Tuesday, January 19, 2010

Medic tells of cyclist's last minutes

If trained and willing aid had been enough to save bicyclist Christophe Le Canne, he might be in intensive care today at a South Florida hospital. "He was breathing. He had a pulse," Broward medic Jose Diaz said of what he found perhaps five minutes after a car hit Le Canne in the Rickenbacker Causeway bike lane and slammed him against the concrete wall that protects joggers and walkers.

"I could tell immediately that this was no ordinary injury," Diaz said. "His legs were broken. He had a massive head injury. He was bleeding fast."

Diaz is a cyclist himself, and a South Miami resident. Another medic, from Miami-Dade County, was riding with Diaz's club on Sunday when they came upon Le Canne's crumpled body on Bear Cut Bridge on the road to Key Biscayne. A physician stopped, too, and they all tried to help Le Canne breathe. But the bleeding from his mouth and ears continued.

"We had no tools to work with," Diaz said. "No airway tube. Nothing. It's a shame. It's hard for me to accept."

It took 22 minutes for a Miami-Dade crash truck to reach Bear Cut in response to the 911 calls. Diaz was pleading with the 911 operator to send a rescue team from Key Biscayne, or even Miami. "I told them, 'I know what I'm seeing here. I've been a medic 15 years.' "

Twenty-two minutes is pretty good time from the South Miami station from which the truck was dispatched along U.S. 1. Imagine how much less it would have taken from Station 15, two miles out Crandon Boulevard from the bridge -- but closed at 8 a.m. Sunday, when the crash happened. Five days a week, or after 10 a.m. on Sunday, Station 15 could have taken the call. The station's duty hours were curtailed in December, part of the county's budget-cutting.

"I would really like to see the firemen back at Station 15," Diaz said.

The rescue crew, when it arrived on Sunday, worked fast and efficiently to take care of Le Canne. It proved futile, though. "He had lost his pulse," Diaz said. The trip to Jackson Memorial Hospital was a desperation effort, what you do in hopes of a miracle. This Sunday morning, there was none.
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For more about the matter, see The Miami Herald and Green Mobility Network.


dario said...

Maybe immediate attention would have saved this man's life, but that is a big maybe. Throwing money at emergency responders might improve the average response time by another minute, maybe two. Though 911 issues must be dealt with the real problem here is the conflict between motorists and cyclist.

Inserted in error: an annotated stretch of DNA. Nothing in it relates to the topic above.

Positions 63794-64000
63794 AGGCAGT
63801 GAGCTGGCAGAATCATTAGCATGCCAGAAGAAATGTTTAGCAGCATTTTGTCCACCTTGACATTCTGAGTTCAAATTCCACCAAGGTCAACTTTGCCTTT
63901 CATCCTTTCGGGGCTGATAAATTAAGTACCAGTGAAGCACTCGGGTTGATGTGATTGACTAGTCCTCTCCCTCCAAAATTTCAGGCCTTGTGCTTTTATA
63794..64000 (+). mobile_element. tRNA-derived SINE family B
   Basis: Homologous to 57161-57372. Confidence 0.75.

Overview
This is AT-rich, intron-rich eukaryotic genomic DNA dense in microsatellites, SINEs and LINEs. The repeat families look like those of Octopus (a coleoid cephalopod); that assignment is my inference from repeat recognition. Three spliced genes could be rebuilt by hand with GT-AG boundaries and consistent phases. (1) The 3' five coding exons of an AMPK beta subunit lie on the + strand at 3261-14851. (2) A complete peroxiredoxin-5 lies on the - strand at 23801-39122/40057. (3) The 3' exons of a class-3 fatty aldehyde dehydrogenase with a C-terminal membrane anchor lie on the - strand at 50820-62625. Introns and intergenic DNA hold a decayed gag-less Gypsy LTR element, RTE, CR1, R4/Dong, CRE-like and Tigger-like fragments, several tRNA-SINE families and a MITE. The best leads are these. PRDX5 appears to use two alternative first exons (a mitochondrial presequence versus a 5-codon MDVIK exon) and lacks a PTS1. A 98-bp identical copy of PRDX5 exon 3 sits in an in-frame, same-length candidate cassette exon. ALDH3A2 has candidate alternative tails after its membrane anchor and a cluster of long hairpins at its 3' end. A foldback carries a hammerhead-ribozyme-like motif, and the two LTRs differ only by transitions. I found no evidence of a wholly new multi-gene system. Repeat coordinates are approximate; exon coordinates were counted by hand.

Premitive1 said...

maybe you haven't been reading the many other posts and articles elsewhere on the topic.
"Throwing money at emergency responders" would have had that fire station open when the accident happened.
But certainly, money isn't the only, or even main problem.
Organization, jurisdictional boundaries, and other issues might well do significantly more to make things better for everyone than simply tossing more money into the system. This is believe wholeheartedly.
Unfortunately the system doesn't do well with self-examination, at least not honestly. Money though, it loves money.

Eddie Suarez - Kpeste99 said...

Perhaps these injuries were beyond fatal and nothing the emergency responders could do would have helped. But what if the injuries weren't as fatal? What if he was alive and had a chance to survive had help arrived in 5 minutes? or in 10? Instead of 22?

Why if Station 15 was closed, then how come they didn't have a backup plan to call the KB Station? Did this question come up when they decided to close 15? Did they ask themselves what do we do if there's an emergency when 15 is closed? Seems as if they didn't.

Steve said...

The very fact that there is a KB municipal fire station and a county fire station about a mile apart is the utter stupidity of the situation. Why can't the county contract with KB for emergency services just as small towns contract with the county for fire/emergency services? It has gotta be more efficient for everyone.

One Fly said...

Here is a very strong post from a bud here in Colorado who saw this story and like others is outrage how deaths like this are covered and portrayed my the media. Don't let this slug who killed this man get away.